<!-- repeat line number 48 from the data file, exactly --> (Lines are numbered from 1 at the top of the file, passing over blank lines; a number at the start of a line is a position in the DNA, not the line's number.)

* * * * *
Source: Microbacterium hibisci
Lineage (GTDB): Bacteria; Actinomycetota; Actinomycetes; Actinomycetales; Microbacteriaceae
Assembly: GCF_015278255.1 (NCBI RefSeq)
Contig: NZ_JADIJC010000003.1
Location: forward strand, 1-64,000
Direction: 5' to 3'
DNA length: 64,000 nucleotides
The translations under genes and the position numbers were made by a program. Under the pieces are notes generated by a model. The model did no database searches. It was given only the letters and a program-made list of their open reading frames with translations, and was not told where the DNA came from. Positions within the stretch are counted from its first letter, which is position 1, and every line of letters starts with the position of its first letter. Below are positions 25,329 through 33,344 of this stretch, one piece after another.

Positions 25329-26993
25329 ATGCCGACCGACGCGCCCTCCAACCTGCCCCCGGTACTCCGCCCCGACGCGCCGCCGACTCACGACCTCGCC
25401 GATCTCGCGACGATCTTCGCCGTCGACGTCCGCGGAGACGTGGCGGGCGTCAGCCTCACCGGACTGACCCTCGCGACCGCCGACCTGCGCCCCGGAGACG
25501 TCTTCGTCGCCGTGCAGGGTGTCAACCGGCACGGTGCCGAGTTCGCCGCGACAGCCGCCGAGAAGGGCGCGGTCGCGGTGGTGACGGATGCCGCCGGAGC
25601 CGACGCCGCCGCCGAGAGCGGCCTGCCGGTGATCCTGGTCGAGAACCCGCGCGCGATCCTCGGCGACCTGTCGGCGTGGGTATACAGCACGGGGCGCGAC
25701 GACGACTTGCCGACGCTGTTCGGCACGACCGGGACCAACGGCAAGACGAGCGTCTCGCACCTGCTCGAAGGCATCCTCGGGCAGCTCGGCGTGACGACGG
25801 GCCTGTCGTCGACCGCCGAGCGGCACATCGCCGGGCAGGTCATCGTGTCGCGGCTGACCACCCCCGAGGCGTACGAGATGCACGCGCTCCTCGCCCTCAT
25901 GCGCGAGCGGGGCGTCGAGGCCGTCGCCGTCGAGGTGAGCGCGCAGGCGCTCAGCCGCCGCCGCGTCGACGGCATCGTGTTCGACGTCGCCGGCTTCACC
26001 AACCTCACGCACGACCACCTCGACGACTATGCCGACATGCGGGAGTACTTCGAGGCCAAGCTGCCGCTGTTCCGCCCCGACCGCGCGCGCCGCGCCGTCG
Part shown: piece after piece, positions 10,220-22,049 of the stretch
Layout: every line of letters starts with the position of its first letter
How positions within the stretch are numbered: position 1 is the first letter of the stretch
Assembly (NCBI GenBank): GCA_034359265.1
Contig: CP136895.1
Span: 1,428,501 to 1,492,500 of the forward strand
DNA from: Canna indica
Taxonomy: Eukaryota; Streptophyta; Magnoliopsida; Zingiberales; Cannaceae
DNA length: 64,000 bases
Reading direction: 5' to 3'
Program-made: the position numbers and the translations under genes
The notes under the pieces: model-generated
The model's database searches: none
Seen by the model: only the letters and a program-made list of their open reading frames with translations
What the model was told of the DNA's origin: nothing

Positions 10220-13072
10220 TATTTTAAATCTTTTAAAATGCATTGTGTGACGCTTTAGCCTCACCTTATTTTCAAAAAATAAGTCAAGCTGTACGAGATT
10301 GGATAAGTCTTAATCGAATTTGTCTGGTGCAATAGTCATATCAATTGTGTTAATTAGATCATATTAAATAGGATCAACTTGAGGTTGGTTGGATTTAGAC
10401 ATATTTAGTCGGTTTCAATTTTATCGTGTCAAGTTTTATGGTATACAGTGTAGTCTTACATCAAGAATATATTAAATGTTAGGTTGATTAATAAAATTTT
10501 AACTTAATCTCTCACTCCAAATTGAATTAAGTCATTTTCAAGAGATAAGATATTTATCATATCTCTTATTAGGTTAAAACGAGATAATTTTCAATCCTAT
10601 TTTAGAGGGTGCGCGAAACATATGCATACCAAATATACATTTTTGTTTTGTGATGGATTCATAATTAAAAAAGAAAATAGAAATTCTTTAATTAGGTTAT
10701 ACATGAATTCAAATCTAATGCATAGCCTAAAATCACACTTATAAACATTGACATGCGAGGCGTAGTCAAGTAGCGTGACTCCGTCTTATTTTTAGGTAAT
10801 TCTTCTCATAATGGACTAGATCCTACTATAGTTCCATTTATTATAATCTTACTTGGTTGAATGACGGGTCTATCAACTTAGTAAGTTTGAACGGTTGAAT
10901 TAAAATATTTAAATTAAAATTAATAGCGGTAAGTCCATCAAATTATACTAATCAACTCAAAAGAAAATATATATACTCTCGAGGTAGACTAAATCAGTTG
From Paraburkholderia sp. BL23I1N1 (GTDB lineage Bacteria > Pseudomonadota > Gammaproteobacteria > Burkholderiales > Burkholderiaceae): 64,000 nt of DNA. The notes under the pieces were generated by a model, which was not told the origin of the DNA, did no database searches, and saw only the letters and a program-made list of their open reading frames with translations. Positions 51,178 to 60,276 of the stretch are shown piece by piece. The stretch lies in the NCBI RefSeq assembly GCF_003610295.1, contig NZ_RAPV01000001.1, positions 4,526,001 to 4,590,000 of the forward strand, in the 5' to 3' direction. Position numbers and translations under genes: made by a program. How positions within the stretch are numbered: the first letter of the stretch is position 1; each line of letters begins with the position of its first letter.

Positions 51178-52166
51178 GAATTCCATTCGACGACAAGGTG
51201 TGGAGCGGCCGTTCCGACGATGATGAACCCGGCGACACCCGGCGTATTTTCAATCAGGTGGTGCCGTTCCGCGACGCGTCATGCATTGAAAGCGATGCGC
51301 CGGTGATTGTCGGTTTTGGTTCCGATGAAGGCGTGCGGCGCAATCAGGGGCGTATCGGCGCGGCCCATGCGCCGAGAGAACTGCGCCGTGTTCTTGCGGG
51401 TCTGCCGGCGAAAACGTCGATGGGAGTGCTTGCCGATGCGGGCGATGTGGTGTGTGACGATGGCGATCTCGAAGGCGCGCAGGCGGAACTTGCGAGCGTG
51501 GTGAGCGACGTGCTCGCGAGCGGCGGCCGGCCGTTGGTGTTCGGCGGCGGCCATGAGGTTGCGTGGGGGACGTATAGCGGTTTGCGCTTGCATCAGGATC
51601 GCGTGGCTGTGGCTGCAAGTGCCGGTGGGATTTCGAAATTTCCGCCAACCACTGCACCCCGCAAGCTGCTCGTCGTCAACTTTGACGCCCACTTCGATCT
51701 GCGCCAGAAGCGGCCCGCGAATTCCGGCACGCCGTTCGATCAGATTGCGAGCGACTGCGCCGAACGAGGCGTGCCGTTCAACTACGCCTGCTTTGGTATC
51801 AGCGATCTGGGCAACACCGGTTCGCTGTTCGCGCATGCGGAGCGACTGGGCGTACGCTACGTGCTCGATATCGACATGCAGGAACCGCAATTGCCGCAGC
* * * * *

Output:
51501 GTGAGCGACGTGCTCGCGAGCGGCGGCCGGCCGTTGGTGTTCGGCGGCGGCCATGAGGTTGCGTGGGGGACGTATAGCGGTTTGCGCTTGCATCAGGATC